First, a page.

Tucked outside Branson, Missouri you’ll find Reeds Spring - a town with its future on hold.
“There’s a lot of things we want to do but we can’t afford to do it,” according to Mayor Dan Lade, who has plans for new tourist attractions. Instead he’s replacing a motor in a police car: “these guys will be on the road again by the end of the week or so.”
Every Reeds Spring employee has taken on extra work since the city went bankrupt last year after losing a $100,000 lawsuit - nearly half the town’s annual budget.
“It should never have come to this,” said Sally Stewart who sued the town. “It was a difficult decision. I’ve never sued anybody. I never intended to sue anybody.”
It started when she tripped on a grassy hole. Her injury required ankle surgery. The city argued it was part of a state highway but a jury and the Missouri Court of Appeals found the city responsible. The town had no insurance at the time because its coverage had lapsed.
No one in Reeds Spring can recall the town ever being sued until Stewart’s lawsuit. But, cities across the country have been dealing with slip and fall claims for years - often paying millions of dollars annually: St Louis last year paid more than half a million dollars, Los Angeles nearly $5 million and sidewalk injuries cost New York City $53 million, prompting changes in its laws shifting liability to property owners.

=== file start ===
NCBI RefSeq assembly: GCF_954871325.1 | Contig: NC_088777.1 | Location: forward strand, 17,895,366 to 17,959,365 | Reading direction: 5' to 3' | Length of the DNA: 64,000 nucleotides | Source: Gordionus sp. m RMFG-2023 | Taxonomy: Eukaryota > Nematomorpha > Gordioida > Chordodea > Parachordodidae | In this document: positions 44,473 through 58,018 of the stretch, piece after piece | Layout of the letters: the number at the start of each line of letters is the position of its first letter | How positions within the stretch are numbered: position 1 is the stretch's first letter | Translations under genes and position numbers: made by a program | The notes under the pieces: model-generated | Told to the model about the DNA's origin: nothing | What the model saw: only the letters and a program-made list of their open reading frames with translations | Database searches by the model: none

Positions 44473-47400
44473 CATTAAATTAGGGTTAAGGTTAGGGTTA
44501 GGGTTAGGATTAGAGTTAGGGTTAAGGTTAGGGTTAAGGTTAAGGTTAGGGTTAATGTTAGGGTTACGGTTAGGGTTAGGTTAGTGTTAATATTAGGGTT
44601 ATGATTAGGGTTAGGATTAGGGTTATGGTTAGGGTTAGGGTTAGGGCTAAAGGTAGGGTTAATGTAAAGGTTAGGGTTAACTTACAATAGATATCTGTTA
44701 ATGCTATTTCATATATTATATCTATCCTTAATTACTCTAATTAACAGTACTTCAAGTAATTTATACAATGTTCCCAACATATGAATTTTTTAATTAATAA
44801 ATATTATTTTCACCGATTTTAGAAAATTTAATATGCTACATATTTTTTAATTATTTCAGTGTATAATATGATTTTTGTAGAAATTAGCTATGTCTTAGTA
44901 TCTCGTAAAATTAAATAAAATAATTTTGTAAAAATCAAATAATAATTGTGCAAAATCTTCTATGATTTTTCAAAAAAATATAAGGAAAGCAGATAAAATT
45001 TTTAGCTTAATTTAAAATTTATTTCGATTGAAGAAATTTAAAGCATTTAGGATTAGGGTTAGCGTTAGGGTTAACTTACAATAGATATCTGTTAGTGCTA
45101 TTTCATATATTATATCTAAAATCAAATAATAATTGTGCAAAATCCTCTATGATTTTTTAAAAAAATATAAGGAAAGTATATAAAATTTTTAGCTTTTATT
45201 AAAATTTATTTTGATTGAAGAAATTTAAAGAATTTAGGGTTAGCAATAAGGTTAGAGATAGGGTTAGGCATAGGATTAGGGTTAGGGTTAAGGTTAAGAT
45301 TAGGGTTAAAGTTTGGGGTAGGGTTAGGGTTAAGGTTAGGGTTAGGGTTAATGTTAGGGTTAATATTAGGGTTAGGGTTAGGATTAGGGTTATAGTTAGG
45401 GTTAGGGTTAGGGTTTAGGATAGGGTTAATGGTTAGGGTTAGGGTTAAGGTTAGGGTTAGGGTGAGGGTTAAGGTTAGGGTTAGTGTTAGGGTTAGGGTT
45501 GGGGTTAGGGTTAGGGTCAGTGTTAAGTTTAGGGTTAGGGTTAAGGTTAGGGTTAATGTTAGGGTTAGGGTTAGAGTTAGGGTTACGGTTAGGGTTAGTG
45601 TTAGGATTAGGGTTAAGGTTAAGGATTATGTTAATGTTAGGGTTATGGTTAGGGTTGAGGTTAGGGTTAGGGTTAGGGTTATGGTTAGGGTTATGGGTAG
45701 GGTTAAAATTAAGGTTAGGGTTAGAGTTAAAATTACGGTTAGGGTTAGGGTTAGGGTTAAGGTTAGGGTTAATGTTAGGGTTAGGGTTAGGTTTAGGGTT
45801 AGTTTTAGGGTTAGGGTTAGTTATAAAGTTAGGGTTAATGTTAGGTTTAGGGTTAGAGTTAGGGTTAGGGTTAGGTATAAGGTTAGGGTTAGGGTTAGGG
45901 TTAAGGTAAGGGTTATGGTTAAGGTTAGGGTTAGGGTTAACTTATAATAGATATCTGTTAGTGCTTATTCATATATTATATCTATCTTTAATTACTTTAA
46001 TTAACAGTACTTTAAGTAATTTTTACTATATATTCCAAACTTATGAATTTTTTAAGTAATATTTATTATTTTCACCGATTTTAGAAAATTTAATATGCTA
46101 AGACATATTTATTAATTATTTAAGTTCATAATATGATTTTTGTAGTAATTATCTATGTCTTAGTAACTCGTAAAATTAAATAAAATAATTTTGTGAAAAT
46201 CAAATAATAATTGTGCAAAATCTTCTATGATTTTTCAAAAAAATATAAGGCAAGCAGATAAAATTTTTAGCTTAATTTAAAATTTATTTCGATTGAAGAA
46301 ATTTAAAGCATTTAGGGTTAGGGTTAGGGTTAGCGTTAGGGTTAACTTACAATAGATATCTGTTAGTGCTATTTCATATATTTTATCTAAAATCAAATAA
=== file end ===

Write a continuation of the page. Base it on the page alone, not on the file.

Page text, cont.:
Critics of the legal system argue additional changes are necessary to prevent abuse. “The word has gotten out that if something bad happens to you, you have a shot at getting significant moneys if you bring a lawsuit, said Phillip Howard, Chairperson of Common Good.
But consumer advocates argue limiting liability would cost the public more than money. According to Joanne Doroshow of the Center for Justice and Democracy, “Lawsuits are really the only means that we have to ensure safety and to ensure that cities take these steps to correct hazards.”
Stewart says that’s exactly what she was trying to do: “The city has portrayed me as the villain.”
But, people here say Stewart is welcome even though they’ll be paying her for the next seven years. Alderman Luke Gann said: “If she wants to come in and spend some of the money we’re giving her that’s fine.” And, the Mayor added: “We don’t want the town to go. This is our town. This is a family.”
Pulling together to repair the past and save for the future.